I have ambition. To have no ambition.
This is the perfect summing up of a process I’ve been going through of late.
It doesn’t mean having no sense of purpose. It means that I don’t want to be so tired with where I’m headed that I’m not experiencing, feeling, where I am.
The ambition line is something James Altucher also says. He’s done the extreme version and a few months ago shed all his possessions bar 15 things that fit into a carry-on bag. You can look them up.
Talk about downsizing … and freedom.
Freedom vs finance is what my children and I were talking about on Sunday morning.
The conversation came about because we’re canary-sitting at the moment. This is relevant – I promise. The boys want to set her free. We ended up discussing compromise. We all give something up for the sake of something else more important at the time.
The canary’s compromise goes like this (not that she has a say in it): Zhuzhu has a beautiful home, she’s safe, never goes hungry or thirsty. But she’s confined. What would they prefer, I ask, somewhere clean, safe, where they always have food, toys, and when they’re older they can make money – or somewhere where there would be less money, less fancy stuff, but they could walk around, walk to school or bike to work?
Bereket, six, chose the more money place straight off the bat.
Keanan, nine, said he’d go for safety and making money, work very hard, until he had “enough” (his word), then move to the place of freedom.
So what’s “enough”?
To buy a nice house is his answer.
He then stated he’d start his own company, keep at it for, say, 10 years and then move to the other place where he would be more “free”.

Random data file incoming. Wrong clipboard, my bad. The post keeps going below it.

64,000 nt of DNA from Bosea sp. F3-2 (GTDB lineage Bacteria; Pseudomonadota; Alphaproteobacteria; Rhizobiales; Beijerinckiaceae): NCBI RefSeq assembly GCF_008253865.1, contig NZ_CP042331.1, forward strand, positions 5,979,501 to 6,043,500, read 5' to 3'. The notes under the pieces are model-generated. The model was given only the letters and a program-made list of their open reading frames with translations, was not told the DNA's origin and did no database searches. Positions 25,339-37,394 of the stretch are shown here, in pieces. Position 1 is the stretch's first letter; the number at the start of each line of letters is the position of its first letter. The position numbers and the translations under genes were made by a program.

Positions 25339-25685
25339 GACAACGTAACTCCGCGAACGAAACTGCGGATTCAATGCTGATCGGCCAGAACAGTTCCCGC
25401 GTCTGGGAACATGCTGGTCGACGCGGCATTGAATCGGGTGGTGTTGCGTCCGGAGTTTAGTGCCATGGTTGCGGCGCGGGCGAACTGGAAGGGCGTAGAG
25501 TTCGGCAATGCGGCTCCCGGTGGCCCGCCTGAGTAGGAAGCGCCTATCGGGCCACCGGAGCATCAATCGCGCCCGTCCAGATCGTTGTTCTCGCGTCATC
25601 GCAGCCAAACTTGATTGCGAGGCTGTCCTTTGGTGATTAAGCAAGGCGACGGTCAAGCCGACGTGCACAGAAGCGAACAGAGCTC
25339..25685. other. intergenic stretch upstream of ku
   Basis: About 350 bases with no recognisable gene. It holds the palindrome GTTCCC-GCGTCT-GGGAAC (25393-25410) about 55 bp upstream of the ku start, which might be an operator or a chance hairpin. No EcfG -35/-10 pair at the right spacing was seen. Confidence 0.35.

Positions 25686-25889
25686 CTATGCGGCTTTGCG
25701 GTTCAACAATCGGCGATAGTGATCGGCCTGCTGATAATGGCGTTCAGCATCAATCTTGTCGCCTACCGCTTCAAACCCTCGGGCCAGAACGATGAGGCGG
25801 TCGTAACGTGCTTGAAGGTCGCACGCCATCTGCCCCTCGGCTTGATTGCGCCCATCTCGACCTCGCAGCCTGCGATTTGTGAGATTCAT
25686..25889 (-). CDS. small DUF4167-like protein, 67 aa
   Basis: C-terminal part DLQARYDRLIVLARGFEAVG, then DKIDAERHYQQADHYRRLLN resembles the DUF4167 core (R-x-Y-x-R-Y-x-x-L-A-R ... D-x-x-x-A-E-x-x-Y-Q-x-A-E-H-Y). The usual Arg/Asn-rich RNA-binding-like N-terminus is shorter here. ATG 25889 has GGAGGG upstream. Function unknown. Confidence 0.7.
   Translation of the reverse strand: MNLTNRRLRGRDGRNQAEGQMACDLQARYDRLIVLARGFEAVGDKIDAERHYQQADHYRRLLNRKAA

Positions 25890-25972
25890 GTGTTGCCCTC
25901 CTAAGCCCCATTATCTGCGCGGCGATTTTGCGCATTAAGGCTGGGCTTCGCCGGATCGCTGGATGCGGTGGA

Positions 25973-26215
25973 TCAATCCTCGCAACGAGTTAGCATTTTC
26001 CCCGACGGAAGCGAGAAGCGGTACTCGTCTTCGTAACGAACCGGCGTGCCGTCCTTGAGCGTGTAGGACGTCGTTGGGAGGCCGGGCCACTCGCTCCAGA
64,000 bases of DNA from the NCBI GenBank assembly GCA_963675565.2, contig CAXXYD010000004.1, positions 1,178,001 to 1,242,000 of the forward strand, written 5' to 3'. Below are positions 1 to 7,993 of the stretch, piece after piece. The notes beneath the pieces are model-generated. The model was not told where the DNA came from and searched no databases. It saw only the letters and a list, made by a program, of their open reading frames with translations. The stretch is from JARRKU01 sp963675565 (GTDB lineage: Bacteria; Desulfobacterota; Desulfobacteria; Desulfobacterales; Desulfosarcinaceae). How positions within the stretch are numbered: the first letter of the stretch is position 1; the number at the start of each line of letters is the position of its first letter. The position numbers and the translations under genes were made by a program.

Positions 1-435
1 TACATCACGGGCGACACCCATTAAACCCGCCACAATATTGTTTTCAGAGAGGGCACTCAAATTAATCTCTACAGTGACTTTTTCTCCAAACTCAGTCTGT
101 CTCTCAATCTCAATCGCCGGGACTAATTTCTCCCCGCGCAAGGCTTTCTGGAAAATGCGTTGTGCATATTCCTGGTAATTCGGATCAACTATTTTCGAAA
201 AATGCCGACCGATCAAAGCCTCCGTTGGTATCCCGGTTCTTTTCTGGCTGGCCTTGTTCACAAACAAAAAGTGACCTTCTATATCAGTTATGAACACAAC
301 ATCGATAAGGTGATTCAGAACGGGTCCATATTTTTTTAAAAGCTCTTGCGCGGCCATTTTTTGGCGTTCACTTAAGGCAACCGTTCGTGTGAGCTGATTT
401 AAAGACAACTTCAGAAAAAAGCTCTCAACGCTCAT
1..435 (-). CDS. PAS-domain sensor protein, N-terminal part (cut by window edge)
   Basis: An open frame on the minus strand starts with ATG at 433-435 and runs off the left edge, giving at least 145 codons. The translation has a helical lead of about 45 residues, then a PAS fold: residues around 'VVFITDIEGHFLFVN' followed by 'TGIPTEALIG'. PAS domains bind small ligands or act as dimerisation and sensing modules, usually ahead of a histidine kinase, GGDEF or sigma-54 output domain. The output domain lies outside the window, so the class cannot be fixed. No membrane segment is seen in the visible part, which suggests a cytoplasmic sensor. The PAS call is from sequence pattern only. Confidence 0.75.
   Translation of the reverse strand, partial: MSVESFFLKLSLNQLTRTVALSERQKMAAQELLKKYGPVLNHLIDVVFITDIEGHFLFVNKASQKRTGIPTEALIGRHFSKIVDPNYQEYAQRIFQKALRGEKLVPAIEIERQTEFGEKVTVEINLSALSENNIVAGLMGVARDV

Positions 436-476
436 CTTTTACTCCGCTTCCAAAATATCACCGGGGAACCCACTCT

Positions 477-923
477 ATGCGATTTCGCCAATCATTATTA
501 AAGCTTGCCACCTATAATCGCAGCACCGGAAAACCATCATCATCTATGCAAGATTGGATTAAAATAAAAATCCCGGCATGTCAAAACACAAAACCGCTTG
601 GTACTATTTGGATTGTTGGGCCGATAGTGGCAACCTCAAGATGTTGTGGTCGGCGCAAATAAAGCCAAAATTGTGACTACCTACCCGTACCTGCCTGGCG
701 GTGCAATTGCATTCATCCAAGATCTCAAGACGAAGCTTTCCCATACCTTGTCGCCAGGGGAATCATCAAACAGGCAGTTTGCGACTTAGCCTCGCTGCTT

I put to him that he might want to buy nice things in the place where he can make lots more money. But if he spends what he earns, he’d be stuck having to make more money. He said he would save. Phew.
Bereket piped up that Keanan had given him a great idea and that he too will go for working in a place that offered more money for a few years, then move to his place of freedom.
What I didn’t say to the boys is “what if?” What if they got very ill during those 10 years? What if they might not survive? Would they still make the same choices and bet on living beyond the 10 years to enjoy their best life? I didn’t put it to them, but I put it to you.
For me, my freedom is in being able to enjoy and do the little things. Daily joys, where living in the now is so important – let me explain with the words of a tweet I recently read:
Don’t waste 95 per cent of your life to weigh 5 per cent less.
Wow. Powerful stuff I thought.
My interpretation is: be inside what happens in your life and fully “feel” your lived experiences.
That elusive 5 per cent of anything – bigger house, better car, fancier hotel room – just isn’t worth the focus or the sacrifice that goes with it – sacrifice doesn’t have to be paying more, the time and energy that goes into dreaming about it, wanting, searching the web for hours salivating. That’s more precious than the money because it takes you away from your other joys, from your “now”.
Letting go of what’s next is a powerful thing. This was brought home to me by a Ted talk that the world champion freediver Guillaume NÃ©ry gave.
In it he explains that his ability to focus on the “now” of a rope that he gazes at as he ascends is the thing that keeps him alive – just as his lungs and insides are bursting for oxygen and to take in a deep breath. If he shifts his thinking towards the surface, air, friends waiting, the finish, he is doomed.
I started implementing this in daily life. Thinking of the “rope”. Reflecting on, feeling, processing, experiencing the “now”. It has been fantastic.
I so don’t want to sound like a self-help book, but I mean this: really be “in” the moment. Think about what gives you more joy: a new phone, car or wardrobe, or reading a book you’re interested in, or buying great quality coffee and a super machine that makes you your perfect cup every time.
Don’t let the big stuff take over your ambition and life. I don’t mean be reckless. I mean love the small stuff and stop hankering after the future 5 per cent. I have ambition: not to be a caged observer of life. Sorry Zhuzhu.
Nima Abu Wardeh describes herself using three words: Person. Parent. Pupil. Each day she works out which one gets priority, sharing her journey on finding-nima.com
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